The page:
More Nurses Needed in 2020

One of the largest sections of the health care profession is nursing. Nurses, including midwives, are accounted for nearly 50% of the health workforce. There is an estimate of 20.7 million nurses out of the 43.5 million health workers around the world. The nurses serve a critical part in providing medical care to the patients providing direct supervision across the care continuum. They are familiar with various medical equipment and techniques that help in both monitoring and assessing the patient’s health status and outcomes. Nurses are also considered leaders who spearhead systematical improvements to promote the utmost physical and mental care through guidance and continuous support. They are the bridge between the community and the physicians developing a synergized connection between the patients and the hospital. They are also educators who mentor those who will succeed them in the medical field. The nurses are an essential piece in the healthcare system.

With nursing being the largest profession in health care, there are still reports from WHO members that less than 3 nursing personnel per 1000 of a population (2017 Global Health Observatory). Due to the changes in demographics, nurses are always in demand. This is not only in effect to one country but this is a problem that is encountered worldwide. The places with the largest shortage of nurses are in South East Asia and Africa. The WHO estimated that we need an additional 9 million nurses by the year 2030 for all countries to thrive in health and well-being. The current demand for nurses is at 3.5 million competent workers and it is suggested that there will be an addition of 4.15 million in 2020.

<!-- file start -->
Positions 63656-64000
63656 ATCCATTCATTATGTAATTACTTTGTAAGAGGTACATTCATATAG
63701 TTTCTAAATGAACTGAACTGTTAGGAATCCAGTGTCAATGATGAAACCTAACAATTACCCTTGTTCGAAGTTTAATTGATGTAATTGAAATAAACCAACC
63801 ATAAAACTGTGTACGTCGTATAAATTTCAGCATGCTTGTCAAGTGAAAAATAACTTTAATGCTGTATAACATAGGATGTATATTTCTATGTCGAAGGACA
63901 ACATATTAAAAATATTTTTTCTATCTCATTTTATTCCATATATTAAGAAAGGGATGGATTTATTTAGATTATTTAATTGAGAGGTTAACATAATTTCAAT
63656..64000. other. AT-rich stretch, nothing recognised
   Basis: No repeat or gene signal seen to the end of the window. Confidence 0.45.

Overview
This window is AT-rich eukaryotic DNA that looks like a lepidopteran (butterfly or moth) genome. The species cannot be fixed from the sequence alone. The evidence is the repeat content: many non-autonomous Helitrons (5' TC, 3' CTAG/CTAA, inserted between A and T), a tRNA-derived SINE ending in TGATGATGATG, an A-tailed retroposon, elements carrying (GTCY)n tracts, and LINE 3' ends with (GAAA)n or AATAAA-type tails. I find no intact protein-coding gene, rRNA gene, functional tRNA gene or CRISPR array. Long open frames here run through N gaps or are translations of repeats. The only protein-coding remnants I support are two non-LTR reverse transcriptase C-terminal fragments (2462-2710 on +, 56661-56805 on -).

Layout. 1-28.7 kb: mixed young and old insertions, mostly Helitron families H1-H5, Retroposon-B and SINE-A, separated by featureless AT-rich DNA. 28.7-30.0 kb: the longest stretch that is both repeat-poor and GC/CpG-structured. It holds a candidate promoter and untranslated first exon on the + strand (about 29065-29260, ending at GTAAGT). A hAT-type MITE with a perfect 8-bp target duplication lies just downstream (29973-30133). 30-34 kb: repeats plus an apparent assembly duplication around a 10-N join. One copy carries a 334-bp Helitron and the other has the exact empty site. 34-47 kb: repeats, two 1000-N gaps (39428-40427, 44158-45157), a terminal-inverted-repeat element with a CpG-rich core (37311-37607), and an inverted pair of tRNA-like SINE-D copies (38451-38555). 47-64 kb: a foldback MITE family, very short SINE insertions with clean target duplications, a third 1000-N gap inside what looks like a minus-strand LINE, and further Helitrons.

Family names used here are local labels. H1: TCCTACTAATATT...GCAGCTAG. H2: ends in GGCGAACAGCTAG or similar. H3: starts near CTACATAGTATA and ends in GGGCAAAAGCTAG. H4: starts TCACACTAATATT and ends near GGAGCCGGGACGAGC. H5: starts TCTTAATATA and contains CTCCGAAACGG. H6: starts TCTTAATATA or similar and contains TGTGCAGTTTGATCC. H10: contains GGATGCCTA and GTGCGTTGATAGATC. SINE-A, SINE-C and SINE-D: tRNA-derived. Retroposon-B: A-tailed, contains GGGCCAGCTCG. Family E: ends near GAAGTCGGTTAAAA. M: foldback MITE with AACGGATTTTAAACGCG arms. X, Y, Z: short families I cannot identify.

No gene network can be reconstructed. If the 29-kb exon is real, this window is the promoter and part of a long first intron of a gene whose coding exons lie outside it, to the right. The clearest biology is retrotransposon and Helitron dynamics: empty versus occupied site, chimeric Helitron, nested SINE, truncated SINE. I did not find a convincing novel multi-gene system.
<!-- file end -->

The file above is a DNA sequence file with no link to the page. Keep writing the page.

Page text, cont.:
With the increase in population, there is always a conflict with the health care supply and demand. There are multiple older nurses that are retiring and a lot of babies being born and need medical attention. This will then result in thousands of job openings. According to “Nursing: Supply and Demand Through 2020”, they predicted that the economy will create 1.6 million job openings to nurses in 2020. Out of the 1.6 million jobs, roughly 880,000 have resulted from the retirements of older nurses while the rest are newly created opportunities. The study also projects that the nursing workforce will be short of approximately 200,000 nursing professionals.  

One of the greatest challenges that hinder the growth of nurses is the lack of clinical placement sites. With the lack of nurses on the field, a traditional-type of clinical experience in placement sites is limited. Apart from their regular duties as a registered nurse, they will also have to supervise the student which is quite exhausting. Insufficient nursing staff strains the efficiency of a healthcare institution driving nurses to leave the profession. It is just a chain reaction that affects the whole system. Lack of mentors will result in limited educated students and lack of placement sites will also affect their skills. If there are only a handful of well-educated nurses, it will not completely cover the needed number to ensure an efficient health service. With the decrease of active nurses in the health field, surely they will be one of the most sought-after professions this 2020.

But worry not; the world leaders have taken this matter into account. There have been documents published that will be used as a guiding framework to develop nursing. The World Health Organization Global Strategic Directions for Strengthening Nursing and Midwifery 2016-2020 is a tool that aims the member states to attune, expand, and execute policy intervention. This will empower nurses to effectively contribute towards the fulfillment of high-quality health care in response to the needs of the community.   In 2019, the World Health Organization declared 2020 to be the year of the nurse and the midwife. The International Council of Nurses and Nursing Now are persuading everyone to invest in nursing to hasten the fulfillment of the promise of the Universal Health Coverage. The ‘Year of the Nurse and the Midwife’ will also commemorate the 200th anniversary of Florence Nightingale- also known as the “Lady with the lamp”. This will not only boost professional growth but it will also honor the hard work and sacrifice of every nurse.

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